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Monday, January 04, 2010

Ruined About As Fresh As Second Hand Smoke

(Image from Barnes & Noble)

I've only been to New Orleans once - and it wasn't a sightseeing kind of trip - but Paula Morris has me convinced: it's a creepy place. She sets Ruined, her first YA novel in the city's Garden District. Right next to a cemetery. Graveside settings are always spooky, but this is one is especially so: Most of the bodies in Lafayette Cemetery reside above ground in huge tombs or in vaults set into the cemetery wall. It's also the alleged site of mass burials during the yellow fever epidemic of 1853. If ever there was a place for ghosts to be haunting, this would be it.

Maybe it's no surprise then, that the first real friend Rebecca Brown makes in New Orleans is a ghost. Rebecca's not happy about being dumped in a strange city, attending a snooty private school, and living with an "aunt" she barely knows. All her classmates seem to care about is the upcoming "season," when teenage girls make their "debuts," exclusive "krewes" parade their wealth and power in the streets, and everyone who's anyone receives invites to fancy balls and parties. She misses her dad (who's on an extended business trip in China), longs for her New York apartment, and pines for her friends in the city - since, unlike anyone at her new school, they actually like her. Rebecca's so lonely that she wanders into the one place Aunt Claudia has forbidden her to go - Lafayette Cemetery. There she meets a young black girl named Lisette. It takes her awhile, but eventually Rebecca realizes the reason no one else can see or hear her new friend: Lisette is a ghost.

Rebecca doesn't believe in ghosts. Or voodoo. Or family curses. It has to be the weird New Orleans vibe getting to her, right? Because all these things seem to be alive and well in The Big Easy. One minute she's taking an eerie ghost walk, the next she's actually considering the validity of the Bowman Family curse, and the next she's wondering why her aunt is so insistent that she stay away from handsome, well-mannered Anton Grey. Secrets are swirling in the Garden District, and Rebecca doesn't understand any of them. Why does Aunt Claudia warn her away from the cemetery, the glitzy balls and the descendants of some of the oldest families in New Orleans? Why can't Lisette pass on like other ghosts? What is the Bowman family curse and what does it have to do with Rebecca? Most importantly, will life in Louisiana ever make sense to her?

Ruined combines two of my favorite story elements: mystery and history. Unfortunately, the former is pretty generic and therefore, predictable. The latter, on the other hand, is what makes the book worth reading. Although the historical detail is not woven into the story as seamlessly as it could be, Morris makes her point: The story of New Orleans is, and always will be, a fascinating one. It's a turbulent tale, for sure, one ripe with racial tension, class segregation, and violent natural disasters. Beyond the conflict, of course, is a city of magic and music, one that refuses to be kowtowed by vicious storms or the apathy of outsiders. As Rebecca Brown becomes familiar with the city's biography, she learns that some of its battles - especially those between races and classes - are still being fought. Can she put right the mistakes of the past? Can she save Lisette from an eternity of wandering the cemetery? And what about herself? What do Aunt Claudia's tarot cards say about Rebecca's future? The more she digs into the past, the more disturbing her present becomes. How can she save herself when she's not even sure who she is anymore?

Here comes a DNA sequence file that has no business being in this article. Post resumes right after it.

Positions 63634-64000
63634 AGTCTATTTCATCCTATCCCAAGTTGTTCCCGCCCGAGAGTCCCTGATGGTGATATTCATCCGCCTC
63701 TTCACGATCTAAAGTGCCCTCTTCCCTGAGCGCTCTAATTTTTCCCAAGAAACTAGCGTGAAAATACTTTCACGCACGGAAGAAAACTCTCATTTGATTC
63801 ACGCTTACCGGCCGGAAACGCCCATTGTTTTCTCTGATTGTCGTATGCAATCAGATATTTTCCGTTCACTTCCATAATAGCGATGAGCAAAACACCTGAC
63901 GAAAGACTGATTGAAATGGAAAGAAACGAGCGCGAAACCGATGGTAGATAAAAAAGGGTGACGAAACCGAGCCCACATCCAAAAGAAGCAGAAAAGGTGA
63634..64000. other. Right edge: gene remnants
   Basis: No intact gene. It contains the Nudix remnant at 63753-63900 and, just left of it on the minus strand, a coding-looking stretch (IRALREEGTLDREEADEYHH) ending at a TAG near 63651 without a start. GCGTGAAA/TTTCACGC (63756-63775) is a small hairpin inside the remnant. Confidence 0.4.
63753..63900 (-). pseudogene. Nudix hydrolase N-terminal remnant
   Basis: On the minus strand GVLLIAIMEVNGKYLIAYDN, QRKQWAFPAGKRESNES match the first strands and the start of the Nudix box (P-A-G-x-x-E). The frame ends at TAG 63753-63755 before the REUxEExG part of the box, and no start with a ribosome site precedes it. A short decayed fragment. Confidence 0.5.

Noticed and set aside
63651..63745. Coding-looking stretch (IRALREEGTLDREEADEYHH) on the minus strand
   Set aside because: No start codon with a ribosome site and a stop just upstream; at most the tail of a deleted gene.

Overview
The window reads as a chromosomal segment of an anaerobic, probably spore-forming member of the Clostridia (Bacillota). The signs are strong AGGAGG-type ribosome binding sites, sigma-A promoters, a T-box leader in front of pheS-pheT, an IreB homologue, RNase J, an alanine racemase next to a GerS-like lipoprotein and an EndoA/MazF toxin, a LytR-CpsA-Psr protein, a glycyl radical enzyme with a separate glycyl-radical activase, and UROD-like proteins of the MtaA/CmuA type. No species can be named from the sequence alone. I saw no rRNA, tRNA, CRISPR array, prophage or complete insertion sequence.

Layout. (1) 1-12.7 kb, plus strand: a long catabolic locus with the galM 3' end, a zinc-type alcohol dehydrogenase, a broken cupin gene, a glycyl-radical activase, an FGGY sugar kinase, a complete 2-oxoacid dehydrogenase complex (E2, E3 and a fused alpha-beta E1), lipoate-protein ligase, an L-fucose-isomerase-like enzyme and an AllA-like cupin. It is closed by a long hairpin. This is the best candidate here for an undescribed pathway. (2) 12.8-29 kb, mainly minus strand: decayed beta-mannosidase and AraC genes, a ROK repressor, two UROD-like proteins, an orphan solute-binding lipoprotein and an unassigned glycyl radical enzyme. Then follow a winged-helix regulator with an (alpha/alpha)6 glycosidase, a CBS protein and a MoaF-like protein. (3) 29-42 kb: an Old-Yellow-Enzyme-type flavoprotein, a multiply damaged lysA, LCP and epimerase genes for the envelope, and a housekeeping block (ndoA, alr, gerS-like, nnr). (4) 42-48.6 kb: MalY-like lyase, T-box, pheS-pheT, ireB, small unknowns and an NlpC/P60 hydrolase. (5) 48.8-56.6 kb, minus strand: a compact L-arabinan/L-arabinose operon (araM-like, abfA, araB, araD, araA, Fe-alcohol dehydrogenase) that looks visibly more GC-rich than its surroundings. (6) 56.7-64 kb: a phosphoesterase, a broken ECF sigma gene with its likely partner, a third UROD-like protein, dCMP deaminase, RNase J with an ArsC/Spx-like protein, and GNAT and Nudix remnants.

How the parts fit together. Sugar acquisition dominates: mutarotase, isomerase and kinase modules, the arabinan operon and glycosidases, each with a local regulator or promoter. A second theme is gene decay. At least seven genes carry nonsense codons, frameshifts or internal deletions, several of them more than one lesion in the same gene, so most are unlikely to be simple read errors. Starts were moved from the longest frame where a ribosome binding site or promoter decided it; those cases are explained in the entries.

I love the idea of this story. It has all the elements of a perfect novel - I just wish it got them all right. By describing both the city's history and its modern vibe, Morris paints a vivid picture of her adopted city. It's an intriguing setting, even though she insists on populating it with dull, one-dimensional characters who neither progress nor move beyond the confines of their cliches. The plot moves along at a fair clip, but the storyline's about as fresh as secondhand smoke. Ruined is not a bad novel. In fact, it's clean, fast-paced and brimming with all the right elements. It's just that unlike it's setting, the book lacks the originality, the flair, the ju-ju, if you will, to make it stand out from the crowd.

Still, I don't doubt Paul Morris at all: New Orleans is all kinds of creepy. It's also all kinds of fascinating. Pardon me while I phone my travel agent ...

Grade: C

If this were a movie, it would be rated: PG for suspenseful scenes

To the FTC, with love: Sorry, boys, I bought this one with the Border's gift card I got for Christmas.


  1. I am in the middle of this one. I am actually a little put off by all the references to streets in New Orleans. Although, it does add to the setting nicely. It is a little flat, though. I'm having a hard time getting into it.

  2. There is a lot of detail about New Orleans. I don't know if it's because streets/where you live is really important to people there or if the author was just trying to make the city come alive, but I agree, it gets tedious. I also think the writing has a general awkwardness to it. I liked the book, though, just not nearly as much as I wanted to. I'll be interested to hear what you think.


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